Schubert could write great melodies and he had a real affinity for the voice so one might expect him to have been successful when he turned his hand to opera. He wasn’t with Fierrabras which wasn’t performed until decades after his death and has been revived seldom since, most recently at Salzburg in 2014 where it was recorded. It’s easy to see why. The libretto is awful and even if the music were really amazing, which it isn’t but more of that later, I doubt it would have made much impact.
Part of the problem is the plot which sets a convoluted double love story in the context of Charlemagne and Roland’s war against the Moors. There are far too many odd coincidences, the portrayal of the Moors (except for Fierrabras and his sister) is as cartoon book, moustache twirling (and very swarthy) villains while the Christians are fine upstanding French knickets who seem always about to break into a chorus from Spamalot. and all the exciting bits are narrated by someone looking out of a window. Add to this the general implausibility of the title character who is utterly worthy but never gets the girl (Michael Schade claims it’s based on Schubert himself) and it’s just not very operatic. Director Peter Stein claims to have abridged and rewritten the dialogue (it’s a Singspiel) to clarify the plot but it’s still a hot mess.
So, what to do with it? Stein (and conductor Ingo Metzmacher’s) answer is to downplay the drama and the visuals and let the audience concentrate on the music. The production is literal and uses fabric flats in early 19th century style. It’s very black and white literally and figuratively (white Christians, black Moors natch!). The aim, apparently being to create a series of tableaux vivants as a kind of backdrop to the music. It’s not a bad idea but it’s not enough. Partly it’s because the music is decent but rarely more. There are some OK choruses and some very ho-hum rumpty tum ones. Some of the arias would probably make quite decent lieder but a string of lieder does not an opera make. Basically nothing can save us from the awful libretto!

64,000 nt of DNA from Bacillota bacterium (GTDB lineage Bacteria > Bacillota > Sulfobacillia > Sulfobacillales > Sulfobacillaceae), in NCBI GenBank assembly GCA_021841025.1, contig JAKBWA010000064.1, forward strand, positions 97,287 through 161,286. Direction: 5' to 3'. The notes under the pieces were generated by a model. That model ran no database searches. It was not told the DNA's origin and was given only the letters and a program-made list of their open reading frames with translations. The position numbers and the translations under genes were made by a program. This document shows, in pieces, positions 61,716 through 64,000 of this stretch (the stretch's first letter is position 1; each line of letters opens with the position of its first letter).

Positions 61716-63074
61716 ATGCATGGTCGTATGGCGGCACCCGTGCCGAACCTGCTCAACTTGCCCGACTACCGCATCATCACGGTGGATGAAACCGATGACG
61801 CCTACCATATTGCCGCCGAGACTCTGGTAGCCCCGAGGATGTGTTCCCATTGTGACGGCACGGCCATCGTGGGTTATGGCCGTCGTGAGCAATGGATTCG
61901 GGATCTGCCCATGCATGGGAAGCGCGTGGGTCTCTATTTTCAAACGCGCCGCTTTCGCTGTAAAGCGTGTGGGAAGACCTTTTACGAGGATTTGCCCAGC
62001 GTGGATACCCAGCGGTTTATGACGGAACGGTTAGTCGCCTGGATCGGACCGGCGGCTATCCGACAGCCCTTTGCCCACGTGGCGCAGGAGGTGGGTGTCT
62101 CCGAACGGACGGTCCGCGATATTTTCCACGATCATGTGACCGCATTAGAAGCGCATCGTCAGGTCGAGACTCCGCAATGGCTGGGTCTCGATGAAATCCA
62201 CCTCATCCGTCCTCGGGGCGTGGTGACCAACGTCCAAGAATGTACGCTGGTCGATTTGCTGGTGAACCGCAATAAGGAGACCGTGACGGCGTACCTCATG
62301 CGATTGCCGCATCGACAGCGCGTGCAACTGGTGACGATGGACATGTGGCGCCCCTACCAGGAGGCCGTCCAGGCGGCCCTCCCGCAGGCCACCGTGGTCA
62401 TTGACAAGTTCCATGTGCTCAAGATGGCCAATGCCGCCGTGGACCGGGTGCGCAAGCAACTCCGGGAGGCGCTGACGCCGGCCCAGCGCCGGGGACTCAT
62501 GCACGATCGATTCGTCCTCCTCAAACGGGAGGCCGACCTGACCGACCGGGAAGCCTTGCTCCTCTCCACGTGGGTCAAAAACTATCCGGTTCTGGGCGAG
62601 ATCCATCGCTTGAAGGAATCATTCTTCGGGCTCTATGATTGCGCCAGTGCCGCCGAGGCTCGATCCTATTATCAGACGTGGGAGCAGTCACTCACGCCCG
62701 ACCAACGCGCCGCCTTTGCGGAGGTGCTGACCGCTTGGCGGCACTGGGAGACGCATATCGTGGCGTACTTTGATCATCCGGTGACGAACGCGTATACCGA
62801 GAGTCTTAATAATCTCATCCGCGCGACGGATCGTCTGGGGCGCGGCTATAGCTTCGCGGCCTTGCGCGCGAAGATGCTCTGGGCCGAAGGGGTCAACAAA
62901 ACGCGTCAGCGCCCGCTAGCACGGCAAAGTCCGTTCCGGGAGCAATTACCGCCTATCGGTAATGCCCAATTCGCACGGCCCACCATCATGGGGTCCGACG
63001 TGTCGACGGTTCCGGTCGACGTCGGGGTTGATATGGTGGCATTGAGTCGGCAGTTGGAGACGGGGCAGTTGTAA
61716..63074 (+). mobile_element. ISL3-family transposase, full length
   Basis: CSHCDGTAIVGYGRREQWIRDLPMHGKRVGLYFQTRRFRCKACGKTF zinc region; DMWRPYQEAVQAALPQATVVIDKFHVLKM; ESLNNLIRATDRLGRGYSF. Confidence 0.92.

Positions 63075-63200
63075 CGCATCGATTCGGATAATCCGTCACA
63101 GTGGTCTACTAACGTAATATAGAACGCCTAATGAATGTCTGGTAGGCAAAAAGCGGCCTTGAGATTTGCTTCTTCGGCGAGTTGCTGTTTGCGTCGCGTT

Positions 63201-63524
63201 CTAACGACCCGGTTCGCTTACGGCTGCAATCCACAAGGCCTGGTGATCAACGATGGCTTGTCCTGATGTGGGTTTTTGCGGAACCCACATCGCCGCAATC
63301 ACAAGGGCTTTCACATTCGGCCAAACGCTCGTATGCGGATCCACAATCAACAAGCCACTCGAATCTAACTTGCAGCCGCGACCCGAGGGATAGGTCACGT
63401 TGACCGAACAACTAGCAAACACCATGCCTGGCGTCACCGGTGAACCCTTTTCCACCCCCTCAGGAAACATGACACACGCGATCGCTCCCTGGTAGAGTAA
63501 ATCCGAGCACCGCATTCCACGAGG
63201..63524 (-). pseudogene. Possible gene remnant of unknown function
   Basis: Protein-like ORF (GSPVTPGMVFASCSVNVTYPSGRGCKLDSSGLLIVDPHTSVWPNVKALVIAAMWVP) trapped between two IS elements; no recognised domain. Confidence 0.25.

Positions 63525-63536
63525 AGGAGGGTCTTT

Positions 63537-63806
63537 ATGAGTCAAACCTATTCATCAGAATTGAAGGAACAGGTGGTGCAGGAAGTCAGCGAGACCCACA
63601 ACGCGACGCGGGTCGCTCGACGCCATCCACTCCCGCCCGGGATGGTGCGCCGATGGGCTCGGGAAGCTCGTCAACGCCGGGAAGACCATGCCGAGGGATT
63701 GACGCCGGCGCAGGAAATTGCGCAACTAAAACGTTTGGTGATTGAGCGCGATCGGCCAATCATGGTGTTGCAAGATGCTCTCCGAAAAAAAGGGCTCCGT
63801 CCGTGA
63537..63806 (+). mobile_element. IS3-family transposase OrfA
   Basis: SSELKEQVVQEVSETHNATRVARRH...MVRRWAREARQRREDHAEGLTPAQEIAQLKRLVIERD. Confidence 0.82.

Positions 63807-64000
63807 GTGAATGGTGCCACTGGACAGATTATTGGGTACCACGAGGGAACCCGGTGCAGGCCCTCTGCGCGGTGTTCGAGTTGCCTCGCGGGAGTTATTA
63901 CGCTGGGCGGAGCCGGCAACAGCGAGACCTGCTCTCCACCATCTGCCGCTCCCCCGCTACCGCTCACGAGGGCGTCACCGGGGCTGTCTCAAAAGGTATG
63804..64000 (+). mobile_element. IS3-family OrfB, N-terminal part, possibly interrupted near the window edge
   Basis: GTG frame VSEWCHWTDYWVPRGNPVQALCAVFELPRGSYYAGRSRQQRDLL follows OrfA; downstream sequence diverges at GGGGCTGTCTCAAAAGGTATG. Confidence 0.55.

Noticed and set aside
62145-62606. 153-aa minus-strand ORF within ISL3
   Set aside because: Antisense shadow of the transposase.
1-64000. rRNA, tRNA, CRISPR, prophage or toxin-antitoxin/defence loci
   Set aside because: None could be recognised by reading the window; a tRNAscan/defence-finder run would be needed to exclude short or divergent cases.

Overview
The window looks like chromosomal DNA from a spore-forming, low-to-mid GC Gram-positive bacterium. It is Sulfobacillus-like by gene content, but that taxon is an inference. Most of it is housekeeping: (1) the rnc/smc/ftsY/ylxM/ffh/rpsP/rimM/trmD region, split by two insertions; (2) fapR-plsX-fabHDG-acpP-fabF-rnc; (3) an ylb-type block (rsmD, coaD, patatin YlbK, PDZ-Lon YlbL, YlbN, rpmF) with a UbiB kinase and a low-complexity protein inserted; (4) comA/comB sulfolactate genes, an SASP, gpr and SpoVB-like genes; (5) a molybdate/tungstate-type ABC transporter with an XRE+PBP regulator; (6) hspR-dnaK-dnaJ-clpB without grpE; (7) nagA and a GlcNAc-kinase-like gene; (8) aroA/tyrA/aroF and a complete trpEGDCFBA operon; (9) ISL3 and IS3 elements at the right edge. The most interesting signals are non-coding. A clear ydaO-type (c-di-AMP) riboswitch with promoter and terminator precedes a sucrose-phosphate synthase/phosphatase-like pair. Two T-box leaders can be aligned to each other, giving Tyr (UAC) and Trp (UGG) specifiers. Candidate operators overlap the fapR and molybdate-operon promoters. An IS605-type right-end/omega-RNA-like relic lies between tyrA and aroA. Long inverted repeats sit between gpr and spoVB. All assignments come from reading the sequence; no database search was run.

And yet for this the Salzburg Festival assembled a really good cast and threw in the Vienna Philharmonic. There really are some fine performances. Georg Zeppenfeld manages the required regal nobility as Charlemagne. Julia Kleiter and Benjamin Bernheim sing very nicely and are quite affecting as one pair of lovers and Markus Werba and Dorothea Röschmann as the other pair; Roland and Florinda, the Moorish prince’s daughter manage to up the Heroic and Romantic Impetuosity scores. Props too to Michael Schade (and lots of bronzer) for making a pretty decent fist of the rather unrewarding title role where he gets to be a sort of head prefect of the pijaw variety. The orchestra and chorus sound great too. But, see last line of previous paragraph.
The recording was made in HD and is available on Blu-ray. Even on DVD it looks and sounds very good. The picture is top notch and the DTS 5.0 sound track is perfectly adequate. I’m not so sure about Peter Schönhofer’s video direction. It’s not awful but he might have done better to have heeded Stein’s remark’s about tableaux vivants. There are too many close ups of the wrong part of the stage! There’s a short bonus feature which is worth watching as it explains both the creative team and cast’s frustration with the libretto and their strategies for overcoming its shortcomings. I also like the use of explanatory plot frames during the overture. Not at all a bad idea when a work is likely to be unfamiliar. The booklet has a synopsis and track listing. Subtitle options are English, German, French, Spanish, Chinese, Korean and Japanese.
So, in the last analysis it’s a curiosity. It’s probably as good a performance as this piece is ever going to get so if one is wildly curious about Schubert as an opera composer (I was) one might want to give it a go but, honestly, this one should have stayed in the Valley of Lost Things.